Evergrande Bondholders Are Still Out of Luck


A China Evergrande’s residential development under construction in Beijing.


/Bloomberg News



EGRNF -11.11%

creditors are still none the wiser after the embattled property developer outlined the contours of a plan to restructure its offshore debt Friday. The one thing that seems certain is that they will likely need to eventually accept heavy losses.

Evergrande said it aims to have a more specific proposal by the end of this year—but there are scant details so far. The only useful information released: stakes in its property-services arm and electric-vehicle units will be used to back debts under its proposal. That is unsurprising given that the two assets are among those that Evergrande’s offshore investors have the clearest direct claim to. And they may still have some value. The two separately Hong Kong-listed companies had a combined market value of around $7.5 billion before trading in their shares was suspended in March.

Unfortunately those assets are probably worth much less now as more of Evergrande’s sketchy dealings have come to light. Lenders, for example, have seized around $2 billion of cash at the property-service unit because it had pledged to guarantee third-party borrowings that were eventually transferred and diverted back to Evergrande. The developer’s chief executive officer and chief financial officer were asked to resign two weeks ago due to this previously unknown arrangement.

On Sunday, Evergrande revealed another large wrinkle: The developer has pledged its 14.6% stake in

Shengjing Bank,

a small regional Chinese lender, as part of a debt guarantee for an unnamed entity, which in turn guaranteed the borrowings of some of Evergrande’s subsidiaries. An arbitrator last month said the entity in question has a priority claim of up to $1.1 billion of proceeds from the sale of the stake.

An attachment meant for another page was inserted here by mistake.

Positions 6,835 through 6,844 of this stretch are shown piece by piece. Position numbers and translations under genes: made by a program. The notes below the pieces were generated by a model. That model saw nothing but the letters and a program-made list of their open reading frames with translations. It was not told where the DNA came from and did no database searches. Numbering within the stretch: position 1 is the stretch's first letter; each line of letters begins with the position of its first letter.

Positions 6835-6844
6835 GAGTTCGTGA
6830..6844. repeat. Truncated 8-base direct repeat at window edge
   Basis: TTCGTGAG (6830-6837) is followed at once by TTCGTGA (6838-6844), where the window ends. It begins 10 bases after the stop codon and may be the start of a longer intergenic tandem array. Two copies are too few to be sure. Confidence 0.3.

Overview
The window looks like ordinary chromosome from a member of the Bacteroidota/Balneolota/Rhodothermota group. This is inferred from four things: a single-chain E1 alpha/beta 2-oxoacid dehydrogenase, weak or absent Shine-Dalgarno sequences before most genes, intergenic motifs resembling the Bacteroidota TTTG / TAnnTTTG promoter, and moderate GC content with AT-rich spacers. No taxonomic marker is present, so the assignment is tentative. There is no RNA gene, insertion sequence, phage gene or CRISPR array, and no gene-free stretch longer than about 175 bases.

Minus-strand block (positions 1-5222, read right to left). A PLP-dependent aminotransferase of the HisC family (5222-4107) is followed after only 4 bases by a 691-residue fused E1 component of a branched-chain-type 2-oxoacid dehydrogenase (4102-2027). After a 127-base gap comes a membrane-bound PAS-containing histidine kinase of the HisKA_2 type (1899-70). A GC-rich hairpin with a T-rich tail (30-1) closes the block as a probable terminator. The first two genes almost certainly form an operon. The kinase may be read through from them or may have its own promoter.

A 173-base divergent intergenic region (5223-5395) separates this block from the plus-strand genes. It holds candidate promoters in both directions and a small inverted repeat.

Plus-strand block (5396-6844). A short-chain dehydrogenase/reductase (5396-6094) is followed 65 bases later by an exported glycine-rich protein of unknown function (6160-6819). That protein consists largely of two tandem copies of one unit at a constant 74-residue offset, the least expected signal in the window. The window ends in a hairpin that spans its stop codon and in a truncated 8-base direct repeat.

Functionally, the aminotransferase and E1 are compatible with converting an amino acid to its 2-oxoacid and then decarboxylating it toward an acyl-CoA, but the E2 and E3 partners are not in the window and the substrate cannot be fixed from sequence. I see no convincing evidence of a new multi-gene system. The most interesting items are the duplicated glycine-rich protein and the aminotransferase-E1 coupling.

Evergrande’s dollar-denominated bonds are still trading at a single-digit percentage of their par value, indicating little hope that bondholders will recover much of their money.

Since China’s housing market remains in deep trouble, Evergrande and many other distressed developers will also find it hard to raise cash from new sales. Evergrande’s contracted sales amounted to only $1.8 billion in the first half of this year, a 97% drop from a year ago.

As foreign investors and home buyers lose confidence in China’s property market, developers are offering cars and pigs to boost sales. WSJ examines ads and policies to see how the country’s real-estate turmoil could ripple out into the global economy. Photo composite: Sharon Shi

The overall market is also hurting badly: Sales of China’s top 100 developers fell 40% year over year in July. S&P Global estimates that at least one-fifth of the developers it rates could be insolvent, assuming that they have to actually build all the apartments they have already sold and they are unable to refinance. Some developers have managed to extend the maturities of defaulted bonds. But without a sustained housing market recovery they may struggle to repay.

Evergrande is the poster child of China’s property excesses. As the country’s housing crisis deepens, its creditors are probably out of luck.

Write to Jacky Wong at [email protected]

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